But, hey, give the ‘Devils their due. It was a lively, crowd-pleasing show, getting quickly to “Chicken Train,” with Dillon playing a bowharp and Granda providing an extended chicken-clucking solo that had the place in stitches. Supe is awesome, by the way—he’s long been the face and spirit of this band because (a) he’s the most animated performer and (b) he never cut his hair; while the other dudes now look like claims adjusters, Supe is still the southern rock rascal from the album covers. Last night, when he came out looking like a member of the Muppets rock band, with his long beard and blowsy clothes and beach-hippie hat, holding a glass of red wine, I knew we were in good hands. Other highlights were a grooving version of the deep cut “Southern Cross,” from 1975’s Car Over the Lake album, and a very cool rendition of “Black Sky” from their debut. Steve Cash took lead vocals on both of those, and while his voice is thinner these days, his harmonica will still tear you a new one. He’s one of the great, but under-appreciated, harp players in rock history, and last night was a reminder, especially during that long coda in “If You Wanna Get to Heaven”–I’ve tried for years, but I’ve never been able to figure out how he’s doing that. The band worked through the gospel-grass classic “Fly Away Home,” the awesome country lilt of “You Made It Right,” and finally a breezy singalong with “It’ll Shine When It Shines.” The band played just 65 minutes, but they worked quickly, getting to fifteen tunes, and their earnest readings of these beloved songs did plenty to satisfy last night’s loyal, appreciative crowd.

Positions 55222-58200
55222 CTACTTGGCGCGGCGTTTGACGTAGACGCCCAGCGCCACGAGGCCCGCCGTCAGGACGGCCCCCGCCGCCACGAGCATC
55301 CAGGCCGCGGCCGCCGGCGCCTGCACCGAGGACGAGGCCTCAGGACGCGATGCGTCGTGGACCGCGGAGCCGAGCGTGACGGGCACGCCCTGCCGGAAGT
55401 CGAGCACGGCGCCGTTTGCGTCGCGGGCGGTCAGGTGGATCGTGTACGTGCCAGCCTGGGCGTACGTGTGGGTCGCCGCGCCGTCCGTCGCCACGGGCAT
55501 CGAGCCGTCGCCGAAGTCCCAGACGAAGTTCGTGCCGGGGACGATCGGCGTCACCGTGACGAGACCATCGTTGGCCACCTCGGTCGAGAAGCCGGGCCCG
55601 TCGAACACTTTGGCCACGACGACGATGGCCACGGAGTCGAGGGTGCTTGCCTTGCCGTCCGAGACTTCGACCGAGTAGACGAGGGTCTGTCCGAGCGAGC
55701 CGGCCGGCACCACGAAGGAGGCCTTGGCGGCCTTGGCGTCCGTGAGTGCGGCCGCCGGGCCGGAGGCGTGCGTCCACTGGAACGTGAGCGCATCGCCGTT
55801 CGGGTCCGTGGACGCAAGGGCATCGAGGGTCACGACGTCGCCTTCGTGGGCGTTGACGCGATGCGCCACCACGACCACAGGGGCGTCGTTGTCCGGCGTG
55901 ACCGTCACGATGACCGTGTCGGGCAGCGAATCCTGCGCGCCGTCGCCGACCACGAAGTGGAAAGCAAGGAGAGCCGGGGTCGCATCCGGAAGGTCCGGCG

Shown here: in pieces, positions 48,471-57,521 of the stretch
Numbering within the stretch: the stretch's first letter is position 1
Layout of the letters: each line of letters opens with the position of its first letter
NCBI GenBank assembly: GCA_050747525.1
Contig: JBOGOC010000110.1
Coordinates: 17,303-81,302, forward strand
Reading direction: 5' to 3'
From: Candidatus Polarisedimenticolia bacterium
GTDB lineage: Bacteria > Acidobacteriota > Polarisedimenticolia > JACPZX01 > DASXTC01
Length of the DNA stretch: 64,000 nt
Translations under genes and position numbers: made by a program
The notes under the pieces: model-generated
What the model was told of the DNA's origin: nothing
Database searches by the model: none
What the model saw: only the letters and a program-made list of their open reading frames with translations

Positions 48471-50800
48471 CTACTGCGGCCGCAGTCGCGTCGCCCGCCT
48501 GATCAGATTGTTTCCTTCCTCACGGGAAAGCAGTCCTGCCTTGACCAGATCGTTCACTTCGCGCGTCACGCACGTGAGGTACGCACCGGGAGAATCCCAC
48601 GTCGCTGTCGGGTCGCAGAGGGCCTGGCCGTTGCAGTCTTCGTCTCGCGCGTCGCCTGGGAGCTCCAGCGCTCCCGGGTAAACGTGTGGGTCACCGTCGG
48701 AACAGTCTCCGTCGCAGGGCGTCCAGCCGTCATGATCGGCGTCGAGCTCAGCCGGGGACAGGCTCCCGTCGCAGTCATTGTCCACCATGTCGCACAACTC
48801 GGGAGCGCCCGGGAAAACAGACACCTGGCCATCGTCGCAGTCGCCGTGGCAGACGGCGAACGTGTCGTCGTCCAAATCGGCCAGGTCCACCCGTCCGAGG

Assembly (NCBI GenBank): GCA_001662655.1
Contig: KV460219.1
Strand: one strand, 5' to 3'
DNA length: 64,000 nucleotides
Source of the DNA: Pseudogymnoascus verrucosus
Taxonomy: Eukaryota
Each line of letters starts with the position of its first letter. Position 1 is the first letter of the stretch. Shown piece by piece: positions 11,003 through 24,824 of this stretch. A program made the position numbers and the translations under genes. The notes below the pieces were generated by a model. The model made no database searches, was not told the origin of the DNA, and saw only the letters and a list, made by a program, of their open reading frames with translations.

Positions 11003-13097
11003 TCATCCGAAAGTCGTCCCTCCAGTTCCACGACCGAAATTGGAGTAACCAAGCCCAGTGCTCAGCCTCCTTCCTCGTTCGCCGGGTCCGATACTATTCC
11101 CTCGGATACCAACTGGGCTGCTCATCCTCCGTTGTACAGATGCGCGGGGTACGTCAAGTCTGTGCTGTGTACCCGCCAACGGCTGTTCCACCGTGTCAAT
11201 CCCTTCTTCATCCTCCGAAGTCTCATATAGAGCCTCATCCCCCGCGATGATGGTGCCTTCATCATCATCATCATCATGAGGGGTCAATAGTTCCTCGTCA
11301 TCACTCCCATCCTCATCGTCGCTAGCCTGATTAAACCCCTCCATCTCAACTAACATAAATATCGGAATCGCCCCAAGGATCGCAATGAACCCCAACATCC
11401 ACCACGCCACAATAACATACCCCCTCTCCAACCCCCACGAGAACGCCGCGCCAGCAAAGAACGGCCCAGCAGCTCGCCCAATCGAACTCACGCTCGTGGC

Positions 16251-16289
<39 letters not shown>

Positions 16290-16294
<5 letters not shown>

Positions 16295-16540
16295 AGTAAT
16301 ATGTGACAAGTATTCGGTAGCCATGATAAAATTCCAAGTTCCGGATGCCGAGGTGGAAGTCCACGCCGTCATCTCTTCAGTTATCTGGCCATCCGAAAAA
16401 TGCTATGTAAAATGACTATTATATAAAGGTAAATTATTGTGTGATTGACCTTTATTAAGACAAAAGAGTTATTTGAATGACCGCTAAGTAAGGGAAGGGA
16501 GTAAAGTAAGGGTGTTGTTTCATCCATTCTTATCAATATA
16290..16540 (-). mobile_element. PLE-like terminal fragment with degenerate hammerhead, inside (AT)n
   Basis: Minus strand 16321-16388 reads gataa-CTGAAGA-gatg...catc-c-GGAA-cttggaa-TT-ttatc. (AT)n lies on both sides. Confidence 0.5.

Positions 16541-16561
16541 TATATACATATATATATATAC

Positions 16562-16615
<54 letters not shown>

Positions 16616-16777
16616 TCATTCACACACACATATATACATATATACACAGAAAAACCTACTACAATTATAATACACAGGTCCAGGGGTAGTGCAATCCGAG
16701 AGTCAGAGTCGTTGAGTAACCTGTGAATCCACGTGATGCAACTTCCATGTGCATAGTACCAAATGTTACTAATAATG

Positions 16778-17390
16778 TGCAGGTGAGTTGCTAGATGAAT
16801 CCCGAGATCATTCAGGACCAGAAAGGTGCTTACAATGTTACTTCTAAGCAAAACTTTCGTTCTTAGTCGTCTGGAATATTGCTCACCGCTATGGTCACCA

And guess what? After the show, I went backstage and met the guys. And while John Dillon acted like I had manure smeared on my shirt, Supe Granda was the coolest guy alive, taking me back into the dressing room, handing me cold beers, and chatting it up about Daredevils lore past and present. We talked about the diversity of the original band, the amalgamation of sounds, instruments, and players that formed a group that he described as “genre-less,” and the challenge of having five primary songwriters in a single band. He told me how, in the ’70s, A&M chief Jerry Moss tried to get the Daredevils to move to LA to become as rich and famous as the Eagles, but they declined: “We had farms in the Ozarks on rivers with blackberries and home-grown tomatoes.” (Supe has lived in Nashville for years now, and here’s a soundbite exclusively for Springfield, Missouri readers: He said when he moved to Tennessee, he missed three things about Springfield—cashew chicken, Mexican Villa, and Ned Reynolds.) Finally, with time running out, Supe mentioned his new book, It Shined: The Saga of The Ozark Mountain Daredevils, an exhaustive 500-page history of the band. Suddenly, he jumped up and told me to follow him, and we marched through the crowd that was waiting for the next show, out to the lobby of fans shouting his name (“Just keep moving; if you stop you’re dead,” he told me), into the elevator, and up to his hotel room, where he rifled through his bag and handed me a new copy of his book. I heard echoes of the night’s last song, “You only live until you’re dead, and you got to give and give and give.” Supe was in a giving mood last night, both onstage and off. Shine on, Supe.
1. Keep On Churnin’
2. Chicken Train
3. Fly Away Home
4. Country Girl
5. Southern Cross
6. Standing on the Rock
7. Homemade Wine
8. Jackie Blue
9. Ode to Mel Bay
10. You Made It Right
11. Black Sky
12. Gonna Buy Me a Car
13. If You Wanna Get to Heaven
14. Ooh Boys (It’s Hot)
15. It’ll Shine When It Shines